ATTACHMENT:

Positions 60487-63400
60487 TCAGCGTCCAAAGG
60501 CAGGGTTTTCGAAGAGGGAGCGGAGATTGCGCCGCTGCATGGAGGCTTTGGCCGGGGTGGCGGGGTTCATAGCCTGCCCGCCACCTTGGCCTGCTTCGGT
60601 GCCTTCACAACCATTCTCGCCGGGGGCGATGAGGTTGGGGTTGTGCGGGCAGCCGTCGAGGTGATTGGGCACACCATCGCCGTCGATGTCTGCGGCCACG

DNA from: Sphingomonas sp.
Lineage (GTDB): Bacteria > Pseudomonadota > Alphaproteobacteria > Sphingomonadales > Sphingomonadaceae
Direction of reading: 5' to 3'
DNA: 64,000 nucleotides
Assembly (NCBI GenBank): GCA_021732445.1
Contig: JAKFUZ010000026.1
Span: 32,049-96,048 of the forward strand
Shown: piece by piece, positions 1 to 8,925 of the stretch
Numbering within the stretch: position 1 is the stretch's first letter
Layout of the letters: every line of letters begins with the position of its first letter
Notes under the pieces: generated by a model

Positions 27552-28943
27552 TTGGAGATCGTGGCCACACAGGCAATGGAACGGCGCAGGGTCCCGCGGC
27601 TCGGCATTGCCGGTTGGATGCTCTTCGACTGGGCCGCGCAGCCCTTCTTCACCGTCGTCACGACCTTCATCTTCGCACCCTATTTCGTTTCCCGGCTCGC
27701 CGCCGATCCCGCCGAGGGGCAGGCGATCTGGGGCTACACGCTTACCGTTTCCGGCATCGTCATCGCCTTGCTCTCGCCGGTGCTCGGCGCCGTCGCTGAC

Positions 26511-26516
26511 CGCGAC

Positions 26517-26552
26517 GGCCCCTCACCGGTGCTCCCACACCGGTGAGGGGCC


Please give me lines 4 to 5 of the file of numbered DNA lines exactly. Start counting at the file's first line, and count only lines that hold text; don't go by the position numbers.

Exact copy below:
60601 GCCTTCACAACCATTCTCGCCGGGGGCGATGAGGTTGGGGTTGTGCGGGCAGCCGTCGAGGTGATTGGGCACACCATCGCCGTCGATGTCTGCGGCCACG

DNA from: Sphingomonas sp.